News | Tracy St. George

Hugh Hefner Paid For The “Y”? Why?

Erected in 1923, the Hollywood sign (which originally spelled out “Hollywoodland”) was long a symbol of glamorous Tinseltown dreams. But by 1978, it had started to deteriorate after years of neglect. By that time, Hugh Hefner was already a famous L.A. resident and a household name. The Chamber of Commerce needed a quarter of a million dollars to revitalize the sign—and got just that after Hefner became involved in restoration efforts. As The Hollywood Reporter writes, he threw a lavish fund-raiser, auctioning off letters from the old sign for $27,000 each. Buyers included rock stars like Alice Cooper and actors like Gene Autry, who ended up giving enough to restore the Mount Lee plot with new letters. The Hollywood Hills were empty for about three months after that until the chamber was able to replace it with a new sign.

A few decades later, Hefner would come to the rescue once again. Back in 2010, a conservationist group—the Trust for Public Land—was rallying to protect the 138 acres around the sign from developers, who wanted to build luxury properties on Mount Lee. The trust was given an ultimatum of sorts: pay $12.5 million now, and the acres are yours. As the deadline approached, it was able to raise nearly all the cash, but ended up short about $1 million. And it only had about a week and a half left to raise the rest.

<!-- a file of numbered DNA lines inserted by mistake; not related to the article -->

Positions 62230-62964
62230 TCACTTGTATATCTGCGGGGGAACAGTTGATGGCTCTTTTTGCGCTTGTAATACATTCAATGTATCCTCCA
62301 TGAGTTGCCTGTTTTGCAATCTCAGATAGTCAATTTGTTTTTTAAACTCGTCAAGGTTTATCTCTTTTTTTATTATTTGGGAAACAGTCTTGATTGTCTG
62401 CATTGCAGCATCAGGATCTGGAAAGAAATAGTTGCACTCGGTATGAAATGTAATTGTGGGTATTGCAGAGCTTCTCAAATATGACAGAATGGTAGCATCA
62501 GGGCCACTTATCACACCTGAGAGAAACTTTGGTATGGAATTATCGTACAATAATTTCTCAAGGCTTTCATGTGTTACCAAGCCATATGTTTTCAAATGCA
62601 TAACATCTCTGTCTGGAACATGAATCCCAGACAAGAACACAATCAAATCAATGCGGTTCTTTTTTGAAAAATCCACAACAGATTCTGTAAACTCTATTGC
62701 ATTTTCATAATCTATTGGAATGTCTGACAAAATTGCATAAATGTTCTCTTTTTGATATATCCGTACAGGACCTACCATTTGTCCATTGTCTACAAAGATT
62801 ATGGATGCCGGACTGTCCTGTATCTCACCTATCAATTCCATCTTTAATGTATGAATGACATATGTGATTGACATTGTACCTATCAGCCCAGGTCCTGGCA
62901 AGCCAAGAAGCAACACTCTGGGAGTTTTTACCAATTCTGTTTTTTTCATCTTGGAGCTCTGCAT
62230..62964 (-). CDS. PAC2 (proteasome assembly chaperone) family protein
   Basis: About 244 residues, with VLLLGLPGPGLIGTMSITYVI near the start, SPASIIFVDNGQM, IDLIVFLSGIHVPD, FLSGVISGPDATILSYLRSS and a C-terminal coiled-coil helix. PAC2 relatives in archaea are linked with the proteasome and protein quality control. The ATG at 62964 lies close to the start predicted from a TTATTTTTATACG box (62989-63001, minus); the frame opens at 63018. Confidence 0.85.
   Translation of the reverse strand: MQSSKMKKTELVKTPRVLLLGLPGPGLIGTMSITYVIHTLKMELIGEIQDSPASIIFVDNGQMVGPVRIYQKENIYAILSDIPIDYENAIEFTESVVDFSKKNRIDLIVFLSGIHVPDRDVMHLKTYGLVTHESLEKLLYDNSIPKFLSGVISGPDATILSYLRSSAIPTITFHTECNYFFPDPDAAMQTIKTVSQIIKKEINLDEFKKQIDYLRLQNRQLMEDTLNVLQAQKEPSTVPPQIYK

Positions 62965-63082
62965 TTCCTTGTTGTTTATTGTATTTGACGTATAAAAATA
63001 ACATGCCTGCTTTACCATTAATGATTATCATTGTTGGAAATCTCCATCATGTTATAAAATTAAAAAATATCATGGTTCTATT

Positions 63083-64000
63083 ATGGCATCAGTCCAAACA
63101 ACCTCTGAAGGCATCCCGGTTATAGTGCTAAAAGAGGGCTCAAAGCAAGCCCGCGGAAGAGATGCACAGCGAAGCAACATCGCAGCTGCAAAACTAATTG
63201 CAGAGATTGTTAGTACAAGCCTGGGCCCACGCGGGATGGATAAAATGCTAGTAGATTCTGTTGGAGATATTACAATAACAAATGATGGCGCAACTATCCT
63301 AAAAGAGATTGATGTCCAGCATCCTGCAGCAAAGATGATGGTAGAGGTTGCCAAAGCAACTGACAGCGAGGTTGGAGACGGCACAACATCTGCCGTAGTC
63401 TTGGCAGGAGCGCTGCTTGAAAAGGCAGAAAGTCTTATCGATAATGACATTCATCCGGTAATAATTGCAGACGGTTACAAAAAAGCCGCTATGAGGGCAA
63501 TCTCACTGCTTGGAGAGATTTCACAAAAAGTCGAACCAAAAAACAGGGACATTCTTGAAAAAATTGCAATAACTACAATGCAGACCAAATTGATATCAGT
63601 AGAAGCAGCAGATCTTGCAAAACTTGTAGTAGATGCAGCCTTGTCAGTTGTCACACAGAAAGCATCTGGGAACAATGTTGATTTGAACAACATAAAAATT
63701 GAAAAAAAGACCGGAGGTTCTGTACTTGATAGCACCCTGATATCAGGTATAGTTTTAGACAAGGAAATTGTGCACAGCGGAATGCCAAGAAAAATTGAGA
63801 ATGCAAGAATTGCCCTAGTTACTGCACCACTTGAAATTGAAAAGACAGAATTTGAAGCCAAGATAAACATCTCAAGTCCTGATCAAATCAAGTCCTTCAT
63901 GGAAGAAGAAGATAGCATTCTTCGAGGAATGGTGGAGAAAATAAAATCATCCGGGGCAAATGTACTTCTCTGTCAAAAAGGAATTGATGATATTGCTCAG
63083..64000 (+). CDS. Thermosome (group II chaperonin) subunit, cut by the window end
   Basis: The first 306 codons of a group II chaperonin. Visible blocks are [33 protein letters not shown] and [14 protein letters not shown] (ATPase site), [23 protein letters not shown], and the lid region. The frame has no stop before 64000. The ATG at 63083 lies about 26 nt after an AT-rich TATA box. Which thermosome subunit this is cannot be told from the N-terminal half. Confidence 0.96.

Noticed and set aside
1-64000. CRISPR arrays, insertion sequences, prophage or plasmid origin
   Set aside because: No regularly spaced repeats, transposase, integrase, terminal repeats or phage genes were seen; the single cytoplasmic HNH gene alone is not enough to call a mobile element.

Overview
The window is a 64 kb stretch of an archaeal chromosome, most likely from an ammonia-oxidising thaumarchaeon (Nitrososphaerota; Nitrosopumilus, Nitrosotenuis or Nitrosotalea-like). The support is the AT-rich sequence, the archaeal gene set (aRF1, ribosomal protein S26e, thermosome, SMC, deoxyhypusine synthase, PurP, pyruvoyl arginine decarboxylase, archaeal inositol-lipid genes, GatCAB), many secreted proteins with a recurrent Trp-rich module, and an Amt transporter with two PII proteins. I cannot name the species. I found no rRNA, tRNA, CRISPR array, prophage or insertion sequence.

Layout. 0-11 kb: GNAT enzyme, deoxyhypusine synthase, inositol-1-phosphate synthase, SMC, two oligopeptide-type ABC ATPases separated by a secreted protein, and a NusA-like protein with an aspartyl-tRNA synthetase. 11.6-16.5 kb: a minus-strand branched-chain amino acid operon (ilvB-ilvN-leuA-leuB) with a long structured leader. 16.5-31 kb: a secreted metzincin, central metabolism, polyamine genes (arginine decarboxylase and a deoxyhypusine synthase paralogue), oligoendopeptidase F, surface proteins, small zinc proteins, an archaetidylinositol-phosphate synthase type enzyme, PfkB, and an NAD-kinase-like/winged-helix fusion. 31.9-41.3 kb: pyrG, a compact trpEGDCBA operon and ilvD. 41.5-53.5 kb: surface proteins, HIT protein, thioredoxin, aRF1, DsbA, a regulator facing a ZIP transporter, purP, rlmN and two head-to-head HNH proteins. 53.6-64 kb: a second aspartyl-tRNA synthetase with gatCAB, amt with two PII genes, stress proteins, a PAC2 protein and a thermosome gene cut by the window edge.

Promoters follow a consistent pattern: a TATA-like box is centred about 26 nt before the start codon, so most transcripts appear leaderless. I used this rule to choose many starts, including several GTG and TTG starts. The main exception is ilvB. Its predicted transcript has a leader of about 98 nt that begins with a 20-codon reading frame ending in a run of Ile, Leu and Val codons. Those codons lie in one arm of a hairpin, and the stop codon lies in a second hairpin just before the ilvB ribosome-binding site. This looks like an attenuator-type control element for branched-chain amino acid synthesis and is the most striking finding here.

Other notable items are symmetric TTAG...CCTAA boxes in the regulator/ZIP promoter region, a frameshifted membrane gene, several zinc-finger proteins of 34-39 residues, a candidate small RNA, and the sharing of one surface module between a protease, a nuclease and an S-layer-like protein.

Cue Hefner, who was alerted in the nick of time and donated the final $900,000. “It would have been a real shame after having restored it if it wound up sold,” he told People a few days later. “It’s become something iconic and represents not only the town but represents Hollywood dreams, and I think that’s something worth preserving.”